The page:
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Though his life be a dre.in, his enjoyments, I 800,
Have a being less durable even than he.*

IDEM LATINE REDDITUM.

POPULEÆ cecidit gratissima copia silvæ,
Conticuere susurri, omnisque evanuit umbra.
Nullæ jam levibus se miscent frondibus aure,
Et nulla in fluvio ramom ludit imago.
Hei mihi ! bis senos dum luctu torqueor annos,
His cogor silvis suetoque carere recessu
Cum sero rediens; stratasque in gramine cernens,
Insedi arboribus, sub queis errare solebam,
Ah ubi nunc merulæ cantus ? Felicior illum
Silva tegit, duræ nondum permissa bipenni ;
Scilicet exustos colles camposque patentes
Odit, et indignans et non rediturus abivit.
Sed qui succisas doleo succidar et ipse,
Et prius huic parillis quam creverit altera silva
Fiebor, et, exequiis parvis donatus, habebo
Defixum lapidem tumulique cubantis aceryum.
Tam subito periisse videns tam digna manere,
Agnosco humanas sortes et tristia fata-
Sit licet ipse brevis, volucrique simillimus umbre,
Est homini brevior citiusque obitura voluptas.

* Mr Cowper afterwards altered this last stanza in lana following manner :

The change both my heart and my fancy employs
I reflect on the frailiy of man, and his joys;
Short-liv'd as we are, yet our pleasures, we see,
Have a still shorter date, and die sooner than we.

VOTUM.

O MATUTINI rores, auræque salubres,
O nemora, et lætæ rivis felicibus herbæ,
Graminei colles, et amænæ in vallibus umbræ !
Fata modo dederint quas olim in rure paterno
Delicias, procul arte procul formidine novi,
Quam vellem ignotus, quod mens mea semper avebat,
Ante larem proprium placidam expectare senectam,
Tum demum, exactis non infeliciter annis,
Sortiri tacitum lapidem, aut sub cespide condi!

CICINDELA.

BY VINCENT BOURNE.

Sub sepe exiguum est, nec raro in margine ripæ,

Reptile, quod lucet nocte, diequo latet. Vermis habet speciem, sed habet de lumine nomon;

At prisca a fama non liquet, unde micet. Plerique a cauda credunt procedere lumen;

Nec desunt, credunt qui rutilare caput. Nam superas stellas quæ nor accendit, et illi

Parcam eadem lucem dat, moduloque parem.
Forsitan hoc prudens voluit Natura caveri,

Ne pede quis duro reptile contereret.
Exiguam, in tenebris ne gressum offenderet ullus,

Prætendi voluit forsitan illa facem.
Sive usum hune Natura parens, seu maluit illum,

Haud frustra accensa est lux, radiique dati.
Ponite vos fastus, humiles nec spernite, magni;

Quando habet et minimum reptile, quod niteat.

[ THE GLOW-WORM.

TRANSLATION OF THE FOREGOING.

I.
BENEATH the hedgo, or near the stream

A worm is known to stray,
That shows by night a lucid beam;
Which disappears by day.

II.
Disputes have been, and still prevail,

From whence his rays proceed ;
Some give that honour to his tail,
And others to his head.

III.
But this is sure -the hand of might,

That kindles up the skies,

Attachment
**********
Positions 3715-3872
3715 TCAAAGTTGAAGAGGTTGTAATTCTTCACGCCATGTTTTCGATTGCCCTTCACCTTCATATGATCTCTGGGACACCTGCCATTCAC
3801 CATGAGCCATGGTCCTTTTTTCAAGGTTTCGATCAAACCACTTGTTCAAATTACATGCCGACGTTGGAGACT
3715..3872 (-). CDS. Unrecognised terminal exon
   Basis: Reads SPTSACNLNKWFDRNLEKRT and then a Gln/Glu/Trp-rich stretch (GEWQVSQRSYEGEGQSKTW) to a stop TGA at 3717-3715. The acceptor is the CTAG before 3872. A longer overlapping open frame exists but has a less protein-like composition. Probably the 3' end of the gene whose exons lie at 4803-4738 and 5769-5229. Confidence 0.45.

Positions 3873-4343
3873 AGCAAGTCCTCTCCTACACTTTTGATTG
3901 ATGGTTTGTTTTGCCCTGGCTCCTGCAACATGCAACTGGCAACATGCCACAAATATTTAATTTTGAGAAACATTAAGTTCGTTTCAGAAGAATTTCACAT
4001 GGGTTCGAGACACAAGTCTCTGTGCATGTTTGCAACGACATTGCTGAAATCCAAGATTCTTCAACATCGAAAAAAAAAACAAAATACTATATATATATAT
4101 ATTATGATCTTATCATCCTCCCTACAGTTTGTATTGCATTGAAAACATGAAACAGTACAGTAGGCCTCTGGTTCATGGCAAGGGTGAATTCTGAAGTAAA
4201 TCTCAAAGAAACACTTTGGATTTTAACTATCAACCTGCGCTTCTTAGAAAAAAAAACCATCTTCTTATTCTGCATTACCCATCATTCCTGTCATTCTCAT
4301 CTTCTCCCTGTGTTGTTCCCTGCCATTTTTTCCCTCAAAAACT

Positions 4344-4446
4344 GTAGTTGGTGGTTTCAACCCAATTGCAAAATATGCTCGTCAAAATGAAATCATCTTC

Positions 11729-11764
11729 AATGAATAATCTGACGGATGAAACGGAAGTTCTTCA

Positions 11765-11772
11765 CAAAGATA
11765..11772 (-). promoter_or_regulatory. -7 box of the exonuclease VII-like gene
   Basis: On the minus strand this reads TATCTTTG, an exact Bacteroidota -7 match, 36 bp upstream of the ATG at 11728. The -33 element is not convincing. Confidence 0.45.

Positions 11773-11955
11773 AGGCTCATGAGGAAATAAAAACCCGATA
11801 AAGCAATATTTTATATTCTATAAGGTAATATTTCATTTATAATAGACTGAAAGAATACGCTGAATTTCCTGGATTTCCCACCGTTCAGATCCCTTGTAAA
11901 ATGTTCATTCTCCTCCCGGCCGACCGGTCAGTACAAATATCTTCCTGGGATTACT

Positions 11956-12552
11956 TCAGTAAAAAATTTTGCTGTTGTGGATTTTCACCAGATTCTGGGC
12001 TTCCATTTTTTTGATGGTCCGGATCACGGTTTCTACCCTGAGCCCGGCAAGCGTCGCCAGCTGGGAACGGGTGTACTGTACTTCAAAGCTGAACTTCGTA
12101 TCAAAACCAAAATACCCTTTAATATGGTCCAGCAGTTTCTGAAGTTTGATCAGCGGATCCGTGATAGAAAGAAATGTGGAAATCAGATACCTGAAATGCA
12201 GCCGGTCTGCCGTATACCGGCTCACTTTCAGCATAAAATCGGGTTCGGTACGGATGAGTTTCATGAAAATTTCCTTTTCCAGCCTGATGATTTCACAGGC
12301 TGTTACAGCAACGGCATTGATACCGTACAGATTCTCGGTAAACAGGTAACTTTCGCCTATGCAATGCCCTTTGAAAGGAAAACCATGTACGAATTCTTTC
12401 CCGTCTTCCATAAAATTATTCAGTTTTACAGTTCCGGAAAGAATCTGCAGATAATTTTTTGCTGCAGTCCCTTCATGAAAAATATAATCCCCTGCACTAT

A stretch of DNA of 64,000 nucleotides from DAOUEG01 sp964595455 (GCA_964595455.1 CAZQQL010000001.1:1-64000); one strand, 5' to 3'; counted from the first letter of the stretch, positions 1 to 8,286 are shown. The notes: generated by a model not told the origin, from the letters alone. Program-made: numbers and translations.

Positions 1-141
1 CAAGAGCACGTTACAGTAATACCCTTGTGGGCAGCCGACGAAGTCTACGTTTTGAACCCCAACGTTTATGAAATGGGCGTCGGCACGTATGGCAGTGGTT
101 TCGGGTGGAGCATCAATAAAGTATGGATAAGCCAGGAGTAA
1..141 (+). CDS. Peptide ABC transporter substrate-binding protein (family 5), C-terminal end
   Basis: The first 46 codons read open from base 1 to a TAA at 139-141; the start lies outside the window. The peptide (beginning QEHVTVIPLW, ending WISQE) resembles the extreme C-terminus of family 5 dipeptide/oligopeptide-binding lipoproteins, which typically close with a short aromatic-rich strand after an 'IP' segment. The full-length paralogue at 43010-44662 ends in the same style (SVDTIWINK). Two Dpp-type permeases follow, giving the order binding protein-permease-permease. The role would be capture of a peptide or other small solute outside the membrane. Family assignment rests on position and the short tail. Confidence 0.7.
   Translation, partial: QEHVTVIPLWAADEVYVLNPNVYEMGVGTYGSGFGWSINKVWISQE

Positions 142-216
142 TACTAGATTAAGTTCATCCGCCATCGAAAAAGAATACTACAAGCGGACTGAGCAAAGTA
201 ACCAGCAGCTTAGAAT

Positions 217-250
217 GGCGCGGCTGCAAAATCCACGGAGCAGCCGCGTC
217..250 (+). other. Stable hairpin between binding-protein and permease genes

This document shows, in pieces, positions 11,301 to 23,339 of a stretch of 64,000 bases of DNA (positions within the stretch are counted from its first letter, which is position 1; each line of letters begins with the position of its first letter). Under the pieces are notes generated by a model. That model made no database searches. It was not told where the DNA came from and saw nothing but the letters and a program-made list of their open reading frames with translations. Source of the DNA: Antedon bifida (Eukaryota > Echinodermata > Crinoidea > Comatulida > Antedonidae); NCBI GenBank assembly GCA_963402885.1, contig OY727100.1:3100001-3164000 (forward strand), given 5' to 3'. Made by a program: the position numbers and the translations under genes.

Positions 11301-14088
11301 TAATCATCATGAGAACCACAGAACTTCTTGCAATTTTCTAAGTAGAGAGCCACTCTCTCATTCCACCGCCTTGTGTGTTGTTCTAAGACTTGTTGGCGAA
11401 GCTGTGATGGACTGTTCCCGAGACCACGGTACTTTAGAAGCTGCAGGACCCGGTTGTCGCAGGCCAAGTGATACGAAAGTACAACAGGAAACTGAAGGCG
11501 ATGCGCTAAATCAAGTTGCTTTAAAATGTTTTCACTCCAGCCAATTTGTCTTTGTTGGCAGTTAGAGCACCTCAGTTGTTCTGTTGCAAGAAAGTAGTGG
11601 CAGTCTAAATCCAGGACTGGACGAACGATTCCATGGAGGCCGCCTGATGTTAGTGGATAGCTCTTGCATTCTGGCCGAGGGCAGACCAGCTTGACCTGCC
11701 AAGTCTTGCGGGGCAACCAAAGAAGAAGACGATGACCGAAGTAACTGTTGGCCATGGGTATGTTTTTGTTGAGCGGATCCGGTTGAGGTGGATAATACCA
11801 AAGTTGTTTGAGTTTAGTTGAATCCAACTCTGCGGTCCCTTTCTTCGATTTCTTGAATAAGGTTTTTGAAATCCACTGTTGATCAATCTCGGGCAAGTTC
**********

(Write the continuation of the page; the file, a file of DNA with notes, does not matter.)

Gives him a modicum of light
Proportion'd to his size.

IV.
Perhaps indulgent Nature meant,

By such a lamp bestow'd,
To bid the travöller, as he went,
Be careful where he trod;

V.
Nor crush a worm, whose useful light

Might serve, however small,
So show a stumbling stone by night,
And save him from a fall.

VI.
Whate'er she meant, this truth divine

Is legible and plain,
"Tis pow'r almighty bids him shine,

Nor bids him shine in vain.

VII
“Ye proud and wealthy, let this theme

Teach humbler thoughts to you,
Since such a reptile has its gem,

And boasts its splendour too.

CORNICULA.

BY VINCENT BOURNE

NIGRAS inter aves avis esı, quæ plurina turros

Antiquas ædes, celsaque Fana colit.
Nil tam sublime est, quod non audace volatu,

Aeriis spernens inferiora, petit.
Quo nemo ascendat, cui non vertigo cerebrum

Corripiat, certe hunc seligit illa locum. Quo vix a terra tu suspicis absque tremore,

Illa metu expers incolumisque sedet.
Lamina delubri supra fastigia, ventus

Qua cæli spiret de regione, docet;
Hanc ea præ reliquis mavult, securi pericli,

Nec curat, nedum cogitat, unde cadet.
Res inde humanus, sed summa per otia, spectat,

Et nihil ad sese, quas videt, esse videt. Concursus spectat, plateaque negotia in omni,

Omnia pro nugis at sapienter habet. Clamores, quas infra audit, si forsitan audit,

Pro rebus nihili negligit, et crocitat. Ille tibi invideat, felix Cornicula, pennas,

Qui sic humanis rebusse velit

II. THE JACKDAW.

TRANSLATION OF THE FOREGOING.

I.
THERE is a bird who by his coat,
And by the hoarseness of his note,

Might be suppos'd a crow;
A great frcquenter of the church,
Where bishop-like he finds a perch,

And dormitory too.

II.

Above the steeple shines a plato, 'That turns and turns to indicate

From what point blows the weathor ;
Look up-your brains begin to swim,
'Tis in the clouds—that pleases him,
He chooses it the rather.

III.
Fond of the speculative height,
Thither he wings his airy flight,

And thence securely sees
The bustle of the raree show,
That occupy mankind below,

Secure and at his ease.

IV.

You think, no doubt, he sits and musen
On future broken bones and bruisen,

If he should chance to fall.
No: not a single thought like that
Employs his philosophick pate.

Or troubles it at all

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